Public demonstations involving more than 50 people have to be flagged to authorities eight hours in advance, include itinerary, duration and time at which they are being held.

Police can order the protest move to a different spot.

Offering encouragement for someone to protest at a school, either tacitly or otherwise, is subject to punishment.

Is It Necessary to Consult Personal Injury Lawyers After an Accident?


It isn’t necessary to contact injury solicitors or accident injury lawyers after an accident at all, if you don’t want to. You can, of course – you’re perfectly entitled to contact a no win no fee solicitor if you feel that you deserve compensation for an accident or incident visited on you that was

Beyond your control and
Not your fault –
But that doesn’t mean that you have to.

If you do, the benefits you are likely to get are pretty impressive. For a start, you’re almost bound to recover some cash payment to offset the trauma of your accident. Injury solicitors are well versed in recovering the maximum amount of compensation to which you are legally entitled – so if you need help paying for medical expenses, or simply covering the gap between pay cheques, then accident injury lawyers are an excellent mouthpiece.

One of the most beneficial things an accident lawyer does for you is to give you emotional support. That might sound a little odd, lawyers providing emotional support – but think about it. After you have been in an accident that was not your fault you are at a pretty low ebb. Injury solicitors are there to show you a way to get justice done, and to have someone legally blamed for the thing that happened to you.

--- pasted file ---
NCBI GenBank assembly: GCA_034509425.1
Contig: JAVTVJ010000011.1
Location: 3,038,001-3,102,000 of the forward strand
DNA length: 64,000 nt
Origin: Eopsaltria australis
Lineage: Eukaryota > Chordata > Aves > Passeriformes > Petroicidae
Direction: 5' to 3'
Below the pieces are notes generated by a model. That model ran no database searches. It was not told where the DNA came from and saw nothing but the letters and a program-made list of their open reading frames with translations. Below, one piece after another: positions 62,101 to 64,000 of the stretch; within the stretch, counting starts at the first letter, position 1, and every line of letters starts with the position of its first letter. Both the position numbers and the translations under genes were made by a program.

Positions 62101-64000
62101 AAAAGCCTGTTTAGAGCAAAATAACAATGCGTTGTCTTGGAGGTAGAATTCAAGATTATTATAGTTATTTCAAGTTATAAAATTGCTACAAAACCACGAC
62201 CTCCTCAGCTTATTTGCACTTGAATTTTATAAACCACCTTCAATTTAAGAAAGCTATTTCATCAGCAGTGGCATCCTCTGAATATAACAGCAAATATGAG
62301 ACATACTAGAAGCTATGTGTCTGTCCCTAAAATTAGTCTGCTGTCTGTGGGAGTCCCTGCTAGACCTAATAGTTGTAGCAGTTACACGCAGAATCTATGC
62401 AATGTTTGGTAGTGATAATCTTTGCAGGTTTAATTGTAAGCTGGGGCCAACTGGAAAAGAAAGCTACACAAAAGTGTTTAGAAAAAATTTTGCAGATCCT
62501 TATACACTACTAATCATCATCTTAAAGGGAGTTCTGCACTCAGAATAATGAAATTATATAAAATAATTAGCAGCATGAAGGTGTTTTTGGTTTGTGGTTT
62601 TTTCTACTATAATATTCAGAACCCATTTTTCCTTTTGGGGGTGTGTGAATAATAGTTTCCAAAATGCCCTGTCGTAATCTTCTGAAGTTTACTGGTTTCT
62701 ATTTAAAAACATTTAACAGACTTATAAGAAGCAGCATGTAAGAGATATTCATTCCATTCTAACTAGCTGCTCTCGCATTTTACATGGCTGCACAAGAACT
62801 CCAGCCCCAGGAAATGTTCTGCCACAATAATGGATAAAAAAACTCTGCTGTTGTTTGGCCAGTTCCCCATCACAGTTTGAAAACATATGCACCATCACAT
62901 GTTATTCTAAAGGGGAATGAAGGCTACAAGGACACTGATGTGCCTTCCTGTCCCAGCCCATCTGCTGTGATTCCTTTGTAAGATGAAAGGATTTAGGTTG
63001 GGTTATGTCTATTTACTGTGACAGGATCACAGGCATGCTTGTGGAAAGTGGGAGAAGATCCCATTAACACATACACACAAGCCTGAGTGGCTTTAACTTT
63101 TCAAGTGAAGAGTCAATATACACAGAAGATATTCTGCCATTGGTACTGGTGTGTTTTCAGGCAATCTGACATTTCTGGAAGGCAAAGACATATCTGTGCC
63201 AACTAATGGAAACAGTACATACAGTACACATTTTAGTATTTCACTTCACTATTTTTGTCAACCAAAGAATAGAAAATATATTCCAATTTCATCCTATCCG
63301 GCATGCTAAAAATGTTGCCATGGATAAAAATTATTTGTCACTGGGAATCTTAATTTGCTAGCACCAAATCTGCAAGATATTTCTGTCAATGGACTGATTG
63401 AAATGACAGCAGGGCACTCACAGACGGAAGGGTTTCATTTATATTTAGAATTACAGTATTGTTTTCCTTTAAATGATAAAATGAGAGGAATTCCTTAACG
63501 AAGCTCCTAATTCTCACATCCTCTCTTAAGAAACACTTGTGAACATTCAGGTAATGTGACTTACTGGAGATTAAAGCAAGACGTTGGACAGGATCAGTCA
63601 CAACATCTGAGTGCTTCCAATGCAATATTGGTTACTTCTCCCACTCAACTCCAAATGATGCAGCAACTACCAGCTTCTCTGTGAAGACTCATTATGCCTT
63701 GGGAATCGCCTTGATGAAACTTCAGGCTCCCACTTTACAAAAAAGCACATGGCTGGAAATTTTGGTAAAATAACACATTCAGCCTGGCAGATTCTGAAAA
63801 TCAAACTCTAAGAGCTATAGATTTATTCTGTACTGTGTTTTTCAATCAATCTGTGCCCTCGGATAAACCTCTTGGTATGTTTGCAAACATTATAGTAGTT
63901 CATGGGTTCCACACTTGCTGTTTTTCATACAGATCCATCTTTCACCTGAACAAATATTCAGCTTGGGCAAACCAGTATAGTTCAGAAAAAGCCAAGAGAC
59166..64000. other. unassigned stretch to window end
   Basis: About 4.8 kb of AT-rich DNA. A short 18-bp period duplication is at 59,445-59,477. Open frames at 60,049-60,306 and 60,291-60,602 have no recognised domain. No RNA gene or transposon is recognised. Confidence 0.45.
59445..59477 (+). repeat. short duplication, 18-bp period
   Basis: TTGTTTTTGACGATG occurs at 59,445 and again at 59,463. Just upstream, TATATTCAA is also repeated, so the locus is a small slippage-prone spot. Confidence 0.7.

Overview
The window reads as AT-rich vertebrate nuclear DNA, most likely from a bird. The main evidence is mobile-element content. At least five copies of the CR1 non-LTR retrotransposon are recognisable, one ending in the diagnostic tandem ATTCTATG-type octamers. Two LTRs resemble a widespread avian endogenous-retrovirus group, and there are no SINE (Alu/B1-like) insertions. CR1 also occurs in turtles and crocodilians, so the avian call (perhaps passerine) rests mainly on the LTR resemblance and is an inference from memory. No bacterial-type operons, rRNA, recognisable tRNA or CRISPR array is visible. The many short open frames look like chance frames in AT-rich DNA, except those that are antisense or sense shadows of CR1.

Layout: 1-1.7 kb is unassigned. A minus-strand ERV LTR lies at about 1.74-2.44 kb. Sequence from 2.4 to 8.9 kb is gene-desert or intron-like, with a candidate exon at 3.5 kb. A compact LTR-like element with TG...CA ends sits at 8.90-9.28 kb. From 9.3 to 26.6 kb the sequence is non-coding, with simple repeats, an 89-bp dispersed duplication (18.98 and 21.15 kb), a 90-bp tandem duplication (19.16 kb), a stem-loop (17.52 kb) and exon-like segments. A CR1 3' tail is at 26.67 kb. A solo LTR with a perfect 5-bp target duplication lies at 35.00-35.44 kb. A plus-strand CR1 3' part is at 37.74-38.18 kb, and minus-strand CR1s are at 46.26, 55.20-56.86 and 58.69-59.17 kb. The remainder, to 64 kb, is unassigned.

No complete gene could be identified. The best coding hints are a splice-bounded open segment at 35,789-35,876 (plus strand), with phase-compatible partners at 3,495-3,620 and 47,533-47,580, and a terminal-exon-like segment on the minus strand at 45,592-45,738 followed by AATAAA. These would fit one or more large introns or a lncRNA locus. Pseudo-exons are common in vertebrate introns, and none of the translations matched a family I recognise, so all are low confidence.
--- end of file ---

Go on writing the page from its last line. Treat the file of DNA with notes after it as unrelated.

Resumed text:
Accident injury lawyers are not fazed by legalities. Walking the minefield of the law is their job. If you get knocked down, or are hurt in any way by circumstances beyond your control. At the fault of organisation too big and faceless for you to pin down, then your injury lawyer becomes you best friend. He or she is there to talk for you in that world of big companies and big legal departments. You might feel like David facing Goliath – but your injury solicitors are your secret weapon, the stone in your slingshot.

If you are involved in an accident that was not your fault, and you do decide that you would like to contact accident injury lawyers, you are advised to do so sooner rather than later – though technically you can make a claim for any incident that has occurred within the last three years.

You may, of course, wish to make a claim only after you have realised the extent of your own suffering, Whiplash is a classic example of this kind of retroactive claiming. Injuries like whiplash manifest themselves slowly and it can be impossible to tell how much effect they are going to have on your life. The ability to claim for an accident that happened up to three years ago allows you to reconsider an original decision not to contact injury solicitors. Something that you initially shrugged off as unimportant may, after all, have a lasting resonance in your life – and if at this point you feel you are entitled to compensation then you’ll be glad of the buffer zone.

Accident injury lawyers have your best interests at heart. They are the only people capable of representing you against big corporations or powerful individuals with the money to fight their own legal battles. As such, our advice has to be that if you do find yourself in an accident that was not your fault, you really should think about contacting personal injury solicitors. There is nothing to lose – and there could be everything to gain.

If you would like more information about how and when to contact an accident injury lawyer, you can visit www.accidentsdirect.com.

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Categories: Law